Waves of Topological Origin in the Fluid Earth System and Beyond

Speaker Name/Affiliation
Brad Marston/ Brown University
Location (Room)
JILA Auditorium
Event Details & Abstracts

Abstract: Symmetries and topology are central to our understanding of physical systems. Topology, for instance, explains the precise quantization of the Hall effect and the protection of surface states in topological insulators against scattering from disorder or bumps. However discrete symmetries and topology have not, until recently, contributed much to our understanding of the fluid dynamics of oceans and atmospheres. In this talk I show that, as a consequence of the rotation of the Earth that breaks time reversal symmetry, equatorial Kelvin and Yanai waves emerge as topologically protected edge modes. The non-trivial topology of the bulk Poincaré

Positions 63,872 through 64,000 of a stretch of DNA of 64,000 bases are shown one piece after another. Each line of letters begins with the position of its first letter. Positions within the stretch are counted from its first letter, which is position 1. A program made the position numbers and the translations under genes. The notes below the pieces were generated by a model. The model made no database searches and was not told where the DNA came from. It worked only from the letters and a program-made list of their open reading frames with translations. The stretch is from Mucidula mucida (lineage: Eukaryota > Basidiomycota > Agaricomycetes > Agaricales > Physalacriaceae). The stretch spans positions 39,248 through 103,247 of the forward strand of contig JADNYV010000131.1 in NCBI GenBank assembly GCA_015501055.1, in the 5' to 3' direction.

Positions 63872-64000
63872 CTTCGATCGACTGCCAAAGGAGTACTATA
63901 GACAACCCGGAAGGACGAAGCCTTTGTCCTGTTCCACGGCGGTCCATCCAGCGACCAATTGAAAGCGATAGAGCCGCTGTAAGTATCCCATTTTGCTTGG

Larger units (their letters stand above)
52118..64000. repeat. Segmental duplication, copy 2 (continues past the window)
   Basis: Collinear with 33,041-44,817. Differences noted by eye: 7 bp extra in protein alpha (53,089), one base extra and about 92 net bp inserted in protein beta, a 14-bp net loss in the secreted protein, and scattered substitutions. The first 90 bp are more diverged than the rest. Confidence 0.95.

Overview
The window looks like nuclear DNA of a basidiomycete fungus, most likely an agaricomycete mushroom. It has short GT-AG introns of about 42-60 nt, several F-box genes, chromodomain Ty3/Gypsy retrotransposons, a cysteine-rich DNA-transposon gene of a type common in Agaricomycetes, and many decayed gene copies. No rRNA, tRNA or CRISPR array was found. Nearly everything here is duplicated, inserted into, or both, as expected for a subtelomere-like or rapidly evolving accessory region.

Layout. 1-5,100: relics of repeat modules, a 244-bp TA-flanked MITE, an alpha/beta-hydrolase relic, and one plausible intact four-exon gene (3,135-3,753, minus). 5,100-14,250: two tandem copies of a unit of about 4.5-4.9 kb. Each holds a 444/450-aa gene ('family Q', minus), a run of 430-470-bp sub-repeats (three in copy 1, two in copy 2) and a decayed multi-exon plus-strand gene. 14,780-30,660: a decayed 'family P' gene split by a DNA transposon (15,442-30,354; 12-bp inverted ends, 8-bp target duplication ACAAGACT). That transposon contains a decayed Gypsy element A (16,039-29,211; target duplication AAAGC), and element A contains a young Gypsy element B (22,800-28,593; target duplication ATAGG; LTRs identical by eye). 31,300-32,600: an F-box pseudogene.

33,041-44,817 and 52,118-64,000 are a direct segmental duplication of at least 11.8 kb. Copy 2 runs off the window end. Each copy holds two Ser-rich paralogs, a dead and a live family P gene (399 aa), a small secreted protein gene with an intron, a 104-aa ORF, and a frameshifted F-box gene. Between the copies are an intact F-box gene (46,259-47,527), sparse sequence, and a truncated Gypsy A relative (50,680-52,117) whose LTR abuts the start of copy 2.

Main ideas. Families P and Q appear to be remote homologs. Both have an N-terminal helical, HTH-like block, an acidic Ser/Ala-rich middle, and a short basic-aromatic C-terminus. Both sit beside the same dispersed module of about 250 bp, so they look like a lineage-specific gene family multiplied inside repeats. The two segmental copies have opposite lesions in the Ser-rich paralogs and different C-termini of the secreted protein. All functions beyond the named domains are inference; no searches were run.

waves is revealed through their winding number in frequency - wavevector space. Bulk-interface correspondence then guarantees the existence of the two equatorial waves. I discuss our recent direct detection of the winding number in observations of Earth’s stratosphere. Thus the oceans and atmosphere of Earth naturally share basic physics with topological insulators. As equatorially trapped Kelvin waves in the Pacific ocean are an important component of El Niño Southern Oscillation, the largest climate oscillation on time scales of a few years, topology plays a surprising role in Earth’s climate system. We also predict that waves of topological origin will arise in magnetized plasmas. The waves may appear in laboratory plasma experiments, and they may also arise in the solar system and beyond.